#3 Don’t wait until you feel like it to write. I’ve been writing professionally for over 20 years and blogging is no different—you just have to “do it.” While you might not enjoy the process as much as when you are in the mood—chances are you can still put out valuable and meaningful information as long as you make the effort. Writing, and just about any endeavor, requires the discipline of doing.
#4 Don’t worry about whether other people leave comments. While I don’t have a huge readership just yet, I have to admit I was surprised more people don’t comment. That was until Thom pointed out that even the most active blogs only get a handful of comments—and then some of them aren’t very nice at all! Again, don’t blog for the feedback—stay on track with your vision or the website and that will be your reward.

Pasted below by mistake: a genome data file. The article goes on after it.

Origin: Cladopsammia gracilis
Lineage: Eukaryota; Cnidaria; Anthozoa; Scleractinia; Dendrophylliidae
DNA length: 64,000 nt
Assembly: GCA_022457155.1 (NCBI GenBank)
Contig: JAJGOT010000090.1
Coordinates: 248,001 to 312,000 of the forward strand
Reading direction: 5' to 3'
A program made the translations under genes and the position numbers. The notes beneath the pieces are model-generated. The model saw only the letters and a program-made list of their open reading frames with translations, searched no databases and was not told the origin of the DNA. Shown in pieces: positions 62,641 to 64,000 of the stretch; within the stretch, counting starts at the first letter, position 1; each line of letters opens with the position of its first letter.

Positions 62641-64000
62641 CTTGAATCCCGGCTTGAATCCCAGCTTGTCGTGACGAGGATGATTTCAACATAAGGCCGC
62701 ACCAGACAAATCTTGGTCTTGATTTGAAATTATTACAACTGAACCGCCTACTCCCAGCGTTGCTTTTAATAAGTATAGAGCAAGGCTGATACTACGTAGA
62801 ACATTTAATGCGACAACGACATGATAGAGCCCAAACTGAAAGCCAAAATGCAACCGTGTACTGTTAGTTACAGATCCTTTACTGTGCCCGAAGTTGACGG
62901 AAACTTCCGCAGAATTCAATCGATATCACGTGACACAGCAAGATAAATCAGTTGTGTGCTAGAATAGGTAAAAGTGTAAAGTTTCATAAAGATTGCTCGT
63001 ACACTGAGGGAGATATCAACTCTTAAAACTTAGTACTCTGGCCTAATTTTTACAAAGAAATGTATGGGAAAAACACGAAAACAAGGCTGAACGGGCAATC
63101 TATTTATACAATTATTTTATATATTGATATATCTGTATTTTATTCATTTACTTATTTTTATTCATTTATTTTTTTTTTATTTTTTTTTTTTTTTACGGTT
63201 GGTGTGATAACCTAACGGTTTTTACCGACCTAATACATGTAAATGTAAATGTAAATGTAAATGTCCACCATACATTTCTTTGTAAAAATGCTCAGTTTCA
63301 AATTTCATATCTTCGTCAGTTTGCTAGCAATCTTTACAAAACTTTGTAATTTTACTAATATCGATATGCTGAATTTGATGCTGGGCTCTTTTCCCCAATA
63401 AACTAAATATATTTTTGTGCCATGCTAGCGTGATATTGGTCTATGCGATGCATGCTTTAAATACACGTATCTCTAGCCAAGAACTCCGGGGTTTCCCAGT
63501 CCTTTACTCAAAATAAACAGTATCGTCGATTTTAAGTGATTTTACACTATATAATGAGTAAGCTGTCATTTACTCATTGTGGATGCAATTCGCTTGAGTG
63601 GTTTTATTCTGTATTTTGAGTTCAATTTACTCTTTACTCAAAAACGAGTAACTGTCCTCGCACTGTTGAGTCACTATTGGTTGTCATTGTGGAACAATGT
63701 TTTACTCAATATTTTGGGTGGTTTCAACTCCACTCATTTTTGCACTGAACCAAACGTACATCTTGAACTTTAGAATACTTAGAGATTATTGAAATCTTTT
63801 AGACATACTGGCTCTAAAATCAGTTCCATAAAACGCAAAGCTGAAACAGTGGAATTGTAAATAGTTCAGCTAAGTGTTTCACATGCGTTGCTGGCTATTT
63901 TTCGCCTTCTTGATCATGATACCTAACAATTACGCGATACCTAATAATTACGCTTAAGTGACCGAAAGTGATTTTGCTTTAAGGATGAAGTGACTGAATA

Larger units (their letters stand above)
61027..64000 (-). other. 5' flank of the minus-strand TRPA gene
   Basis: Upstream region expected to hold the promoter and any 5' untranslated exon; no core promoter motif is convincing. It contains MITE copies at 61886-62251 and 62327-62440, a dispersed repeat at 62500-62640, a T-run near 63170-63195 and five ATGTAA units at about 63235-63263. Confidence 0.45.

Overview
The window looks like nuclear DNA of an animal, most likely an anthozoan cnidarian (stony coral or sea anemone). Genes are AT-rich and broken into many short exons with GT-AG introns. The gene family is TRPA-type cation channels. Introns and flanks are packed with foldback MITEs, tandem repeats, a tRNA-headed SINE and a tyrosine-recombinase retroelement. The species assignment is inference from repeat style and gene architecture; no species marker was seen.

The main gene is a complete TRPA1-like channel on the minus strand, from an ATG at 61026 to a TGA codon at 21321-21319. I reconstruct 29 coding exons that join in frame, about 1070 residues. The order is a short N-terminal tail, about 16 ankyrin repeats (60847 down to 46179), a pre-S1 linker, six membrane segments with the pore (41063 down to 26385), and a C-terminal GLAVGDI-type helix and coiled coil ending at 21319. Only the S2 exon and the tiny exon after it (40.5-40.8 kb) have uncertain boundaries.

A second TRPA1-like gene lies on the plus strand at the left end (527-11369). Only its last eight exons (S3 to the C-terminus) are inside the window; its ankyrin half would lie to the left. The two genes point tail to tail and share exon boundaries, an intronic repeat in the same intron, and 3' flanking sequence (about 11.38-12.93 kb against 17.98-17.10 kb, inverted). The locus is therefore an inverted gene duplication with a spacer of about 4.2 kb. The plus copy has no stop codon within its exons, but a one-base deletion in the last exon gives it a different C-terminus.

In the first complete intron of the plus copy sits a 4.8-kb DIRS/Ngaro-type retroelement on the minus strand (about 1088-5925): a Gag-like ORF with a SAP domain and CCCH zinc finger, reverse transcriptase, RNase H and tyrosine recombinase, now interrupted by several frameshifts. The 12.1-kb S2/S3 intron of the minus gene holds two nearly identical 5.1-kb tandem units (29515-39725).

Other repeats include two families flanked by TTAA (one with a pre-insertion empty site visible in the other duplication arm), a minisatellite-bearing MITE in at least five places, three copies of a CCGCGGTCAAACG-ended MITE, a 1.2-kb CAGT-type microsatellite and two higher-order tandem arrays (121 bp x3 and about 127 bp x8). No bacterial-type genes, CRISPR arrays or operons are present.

#5 Use only your own photos! About a year ago found a photo online and used it to illustrate an article I had written for another website I created. I had mistakenly believed the photo was public domain and therefore, free and available to use. Apparently not! As soon as I received notice about the photo, I removed it from the article. Unfortunately, that does not seem to be enough so I have taken the website down completely to resolve the issue. What I’ve learned is to only use my own photos or very carefully make sure that you document where and how you found any photos you use and give authorship credit if provided whenever possible. Probably more important, do not assume everyone shares just because you do!